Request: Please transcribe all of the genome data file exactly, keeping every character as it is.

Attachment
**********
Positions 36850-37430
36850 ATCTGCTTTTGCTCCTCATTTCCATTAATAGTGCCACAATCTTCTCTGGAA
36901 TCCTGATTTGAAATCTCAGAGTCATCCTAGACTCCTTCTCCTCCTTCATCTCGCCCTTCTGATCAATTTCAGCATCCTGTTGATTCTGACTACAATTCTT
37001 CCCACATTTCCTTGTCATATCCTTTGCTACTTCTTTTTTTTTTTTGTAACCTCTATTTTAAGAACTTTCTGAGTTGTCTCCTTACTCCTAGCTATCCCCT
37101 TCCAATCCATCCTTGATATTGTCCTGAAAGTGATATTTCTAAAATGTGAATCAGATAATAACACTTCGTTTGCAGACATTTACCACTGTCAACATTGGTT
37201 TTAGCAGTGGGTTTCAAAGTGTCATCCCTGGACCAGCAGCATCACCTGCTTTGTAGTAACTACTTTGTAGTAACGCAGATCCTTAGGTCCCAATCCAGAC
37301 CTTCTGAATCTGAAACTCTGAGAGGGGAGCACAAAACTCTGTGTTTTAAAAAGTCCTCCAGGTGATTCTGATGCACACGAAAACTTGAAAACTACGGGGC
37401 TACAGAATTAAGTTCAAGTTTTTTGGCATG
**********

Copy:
Positions 36850-37430
36850 ATCTGCTTTTGCTCCTCATTTCCATTAATAGTGCCACAATCTTCTCTGGAA
36901 TCCTGATTTGAAATCTCAGAGTCATCCTAGACTCCTTCTCCTCCTTCATCTCGCCCTTCTGATCAATTTCAGCATCCTGTTGATTCTGACTACAATTCTT
37001 CCCACATTTCCTTGTCATATCCTTTGCTACTTCTTTTTTTTTTTTGTAACCTCTATTTTAAGAACTTTCTGAGTTGTCTCCTTACTCCTAGCTATCCCCT
37101 TCCAATCCATCCTTGATATTGTCCTGAAAGTGATATTTCTAAAATGTGAATCAGATAATAACACTTCGTTTGCAGACATTTACCACTGTCAACATTGGTT
37201 TTAGCAGTGGGTTTCAAAGTGTCATCCCTGGACCAGCAGCATCACCTGCTTTGTAGTAACTACTTTGTAGTAACGCAGATCCTTAGGTCCCAATCCAGAC
37301 CTTCTGAATCTGAAACTCTGAGAGGGGAGCACAAAACTCTGTGTTTTAAAAAGTCCTCCAGGTGATTCTGATGCACACGAAAACTTGAAAACTACGGGGC
37401 TACAGAATTAAGTTCAAGTTTTTTGGCATG